Fibrin has been shown to have a direct role in experimental ALD as well. Our group has shown that fibrin deposition in hepatic sinusoids is increased by chronic ethanol consumption (Figure 2) and that fibrin accumulation correlates with inflammation in an acute-exposure model of alcohol-induced liver injury. Furthermore, blocking fibrin deposition either directly, using the thrombin inhibitor Hirudin, or indirectly, using the MEK-inhibitor U0126, protected against enhanced liver injury caused by alcohol pre-exposure (Beier et al., 2009). Blocking fibrin accumulation also protected against inflammation (Beier et al., 2009). These data implicate fibrin as an important player in enhanced inflammation and injury mediated by PAI-1 after alcohol exposure.
Figure 2. Chronic ethanol increases hepatic fibrin(ogen) deposition. Representative photomicrographs (40×) depicting immunofluorescent detection of fibrin(ogen) ECM are shown. Liver tissue is from mice fed either control diet or enteral ethanol diet for 4 weeks.
Integrins – Mediators of Cell-to-ECM Communication
While this group demonstrated a strong correlation between alcohol-induced fibrin deposition and hepatic inflammation and injury, the mechanism(s) by which fibrin is mediating its inflammatory effects remain unclear. One mechanism by which fibrin accumulation mediates inflammatory effects is via interaction with cell surface receptors such as integrins. Integrins are heterodimeric receptors expressed on many cell types including endothelial cells, inflammatory cells including macrophages and neutrophils, and platelets. Upon interaction with extracellular components, including surrounding matrices and cells, the beta subunit of an integrin undergoes a rapid conformational change. This change in integrin structure allows for transfer of information across the plasma membrane by activation of intracellular signaling pathways. Adapter proteins, including Integrin-Linked Kinase (ILK), are important mediators in signal transduction downstream of integrin activation and play a role in specifying which signaling cascades are activated within the cell. The integrins represent a diverse superfamily with at least 24 different heterodimers that are important in a variety of cell processes including proliferation, angiogenesis, and inflammation.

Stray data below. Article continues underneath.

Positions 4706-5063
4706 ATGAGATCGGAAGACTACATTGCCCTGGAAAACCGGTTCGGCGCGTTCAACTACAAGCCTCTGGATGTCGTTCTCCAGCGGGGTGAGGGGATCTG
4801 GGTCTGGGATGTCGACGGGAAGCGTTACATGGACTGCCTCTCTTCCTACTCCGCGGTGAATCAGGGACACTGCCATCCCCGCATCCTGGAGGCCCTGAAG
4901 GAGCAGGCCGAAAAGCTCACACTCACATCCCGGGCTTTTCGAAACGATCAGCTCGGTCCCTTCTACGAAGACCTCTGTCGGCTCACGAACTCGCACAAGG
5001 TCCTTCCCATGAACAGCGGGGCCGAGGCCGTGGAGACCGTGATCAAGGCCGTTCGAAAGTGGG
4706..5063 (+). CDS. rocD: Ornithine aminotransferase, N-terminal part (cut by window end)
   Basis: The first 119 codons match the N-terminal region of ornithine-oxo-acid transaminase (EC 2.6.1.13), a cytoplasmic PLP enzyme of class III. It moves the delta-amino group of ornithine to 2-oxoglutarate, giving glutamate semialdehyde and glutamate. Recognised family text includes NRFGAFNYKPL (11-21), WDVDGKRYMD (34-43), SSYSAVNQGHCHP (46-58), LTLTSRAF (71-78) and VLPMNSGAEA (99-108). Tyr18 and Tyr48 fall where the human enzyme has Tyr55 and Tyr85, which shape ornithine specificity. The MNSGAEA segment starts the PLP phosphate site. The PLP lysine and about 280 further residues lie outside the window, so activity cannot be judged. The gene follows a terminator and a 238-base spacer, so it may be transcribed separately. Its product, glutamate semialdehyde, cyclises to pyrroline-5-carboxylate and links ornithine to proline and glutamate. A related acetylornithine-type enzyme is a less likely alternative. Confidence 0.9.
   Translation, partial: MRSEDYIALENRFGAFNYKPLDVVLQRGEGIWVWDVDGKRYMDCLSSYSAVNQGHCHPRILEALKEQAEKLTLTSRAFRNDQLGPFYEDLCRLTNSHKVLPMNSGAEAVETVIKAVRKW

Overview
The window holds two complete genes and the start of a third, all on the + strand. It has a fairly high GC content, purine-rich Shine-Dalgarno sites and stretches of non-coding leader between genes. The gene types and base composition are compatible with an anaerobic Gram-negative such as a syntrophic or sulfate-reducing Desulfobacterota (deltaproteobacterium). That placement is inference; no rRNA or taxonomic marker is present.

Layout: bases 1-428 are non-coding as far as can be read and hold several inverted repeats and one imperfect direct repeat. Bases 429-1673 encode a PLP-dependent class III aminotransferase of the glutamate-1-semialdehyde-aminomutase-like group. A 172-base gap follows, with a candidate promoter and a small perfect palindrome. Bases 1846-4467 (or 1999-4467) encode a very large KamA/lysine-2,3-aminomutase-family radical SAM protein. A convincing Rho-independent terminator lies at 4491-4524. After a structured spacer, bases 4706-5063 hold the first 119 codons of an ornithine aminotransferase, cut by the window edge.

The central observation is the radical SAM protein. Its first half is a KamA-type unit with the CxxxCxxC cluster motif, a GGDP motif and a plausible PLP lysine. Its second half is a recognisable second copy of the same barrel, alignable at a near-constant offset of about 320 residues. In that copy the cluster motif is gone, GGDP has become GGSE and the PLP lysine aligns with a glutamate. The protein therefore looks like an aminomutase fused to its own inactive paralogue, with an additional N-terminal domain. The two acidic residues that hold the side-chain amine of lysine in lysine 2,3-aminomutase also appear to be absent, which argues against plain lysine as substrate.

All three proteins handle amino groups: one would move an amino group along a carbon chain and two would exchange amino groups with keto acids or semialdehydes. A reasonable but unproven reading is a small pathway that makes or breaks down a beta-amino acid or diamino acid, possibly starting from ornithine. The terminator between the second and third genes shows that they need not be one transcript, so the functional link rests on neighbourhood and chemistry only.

Fibrin(ogen) ECM is capable of interacting with the integrin family of cell surface adhesion receptors, such as the integrin αvβ3 (Cheresh et al., 1989). The role of integrin αvβ3 in tumor angiogenesis and metastasis is well documented, and stimulation of the αvβ3 integrin has been shown to contribute to inflammation (Zhou et al., 2009). Integrin αvβ3 is strongly expressed by endothelial cells (Carloni et al., 1996), including those that line the hepatic sinusoids (HSECs), which is a region that colocalizes with fibrin accumulation after alcohol exposure (Figure 2). Integrin αvβ3 binds fibrin(ogen) via an RGD sequence on the protein (Cheresh et al., 1989), which is pharmacologically targetable with small peptide antagonists. Studies by this group show that inhibition of αvβ3 using the small peptide antagonist, CycloRGDfV, protects against enhanced LPS-induced liver injury caused by acute alcohol in a “2-hit” model of acute alcohol-induced liver injury (Figure 3) without any effects on fibrin accumulation. Additionally, protection from liver injury by CycloRGDfV was concomitant with the blunting of LPS-induced neutrophil infiltration in this model (Figure 3). These data suggest that inflammation and liver injury due to LPS after acute alcohol exposure may be due to interaction between sinusoidal fibrin and integrin αvβ3.